On this their third outing, the Alligators, a straight-up urban blues band known for jamming bars to the rafters and blowing the roof off the finer establishments in the Midwest, have included more covers than on past efforts (five of 13). It certainly doesn't detract from their appeal. Instead, it offers a glimpse into their passions. Vocalist David Krammer and harper Greg "Wailin' Dale" Blankenship formed the band nearly 20 years ago with an eye toward honoring those blues passions and their heroes, from Howlin' Wolf to Paul Butterfield and everyone in between. With guitarist Steve Schwartz (a fan of West Coast swingsters like Junior Watson as much as of the classic Chicago and Detroit players), drummer Mark Seyler and bassist Pete Kiss, the band has evolved into one of the strongest and most popular units in Detroit.
Kiss's opening "I Got My Porch Light On," featuring extended solos from Blankenship and Schwartz, has a bridge line that reminds a bit of "I Got My Mojo Working." A clever number reminiscent of Siegel-Schwal right down to the cowbell, it's a doorway into the band's diversity, musicality and collective wit. On the title cut, Krammer plays call-and-response with the band on a number from the late Bobo Jenkins, one of the strongest blues voices in Detroit history. They do the old man proud. Schwartz's opening guitar line is straight out of the Jenkins book and the band lopes through a '50s shuffle that thoroughly impresses. They take it to the next level on
Sugar Pie DeSanto's "In The Basement." Chattering party sounds over a barely perceived Alligators jam in the background are quelled by Krammer's enjoinder, "Hey, down here! In the basement!." The band then follows Seyler's rat-a-tat-tatting intro into a boisterous cover of a classic that stands strong next to the original. Krammer sits out their version of Sonny Boy Williamson's "Eyesight to the Blind," with exquisite harp work from Wailin' Dale. If Dale's singing isn't as impressive as the blowing, it isn't from lack of enthusiasm. On "Snatch It Back And Hold It," Dale delivers equally impressive harmonica work. Krammer's vocals are strong, and Schwartz, Seyler and Kiss play it pretty close to Junior Well's chart. Yank Rachell's "Lake Michigan Blues," a surprising cover, is played at a plodding lope with room for all to stretch. The rhythm section works a deep pocket with guitar work overlayed by Schwartz and vocals from Blankenship.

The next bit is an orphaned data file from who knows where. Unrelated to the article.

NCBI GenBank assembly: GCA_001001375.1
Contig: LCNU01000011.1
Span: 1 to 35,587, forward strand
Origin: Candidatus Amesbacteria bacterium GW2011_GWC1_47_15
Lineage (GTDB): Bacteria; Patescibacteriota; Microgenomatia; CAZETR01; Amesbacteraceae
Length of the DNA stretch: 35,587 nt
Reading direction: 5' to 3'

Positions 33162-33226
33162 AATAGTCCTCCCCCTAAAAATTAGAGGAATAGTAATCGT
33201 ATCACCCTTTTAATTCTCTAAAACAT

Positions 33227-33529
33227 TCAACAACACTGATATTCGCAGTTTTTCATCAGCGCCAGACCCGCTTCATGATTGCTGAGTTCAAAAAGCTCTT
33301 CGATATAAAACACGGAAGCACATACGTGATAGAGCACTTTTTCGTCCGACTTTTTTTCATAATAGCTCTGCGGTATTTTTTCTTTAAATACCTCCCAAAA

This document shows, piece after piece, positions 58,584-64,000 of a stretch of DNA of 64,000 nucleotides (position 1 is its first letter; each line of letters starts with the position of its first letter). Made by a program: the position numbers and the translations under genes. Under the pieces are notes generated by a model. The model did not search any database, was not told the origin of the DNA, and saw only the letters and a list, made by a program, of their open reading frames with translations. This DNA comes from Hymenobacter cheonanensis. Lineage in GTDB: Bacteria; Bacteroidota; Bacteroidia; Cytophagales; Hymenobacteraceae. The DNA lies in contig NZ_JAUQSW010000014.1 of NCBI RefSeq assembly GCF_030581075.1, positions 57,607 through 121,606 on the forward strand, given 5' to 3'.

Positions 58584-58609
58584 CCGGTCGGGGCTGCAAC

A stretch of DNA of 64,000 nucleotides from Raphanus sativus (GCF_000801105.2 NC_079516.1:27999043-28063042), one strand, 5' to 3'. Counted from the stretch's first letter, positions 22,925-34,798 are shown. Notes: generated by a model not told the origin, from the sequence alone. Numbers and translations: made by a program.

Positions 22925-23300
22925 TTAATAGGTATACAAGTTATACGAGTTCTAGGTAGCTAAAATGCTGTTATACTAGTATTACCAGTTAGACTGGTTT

The majority of the program comes from the band members, though. "Don't Stomp On Me," written by Krammer and Schwartz, is a high octane boogie to which many of us might relate ("Do you ever get cranky? Do you ever get mad?/ If you ask my friends they'll say I have"). Krammer also contributes "Boogie Baby (Might Save Your Life)." With an intro similar to "Born In Chicago," it's the story of a lazy man who spends too much time "sitting on his can" If only he could get out the door to boogie and get off that couch...it might save his life. Krammer and Schwartz also wrote the closing "Out The Door," a gorgeous back porch bit of acoustic bottleneck that breaks into a solid shaker.
Schwartz contributes "Cry Cry Cry" with fat harp work over warm-breeze guitar and "Hard Rockin' Mama." Mark Seyler, author of some of the band's best work in the past, contributes "You're Lazy (When It Comes To Our Love)." Wailin' Dale's "Like A Dog," highlighted by Schwartz's Robert Nighthawk-style slide work, is a wailer that showcases everyone's chops to great effect.
The Alligators popularity is predicated on their no-frills and no-holds-barred straight- ahead approach to the blues. Ain't Nothin' But Love is all about that and more.
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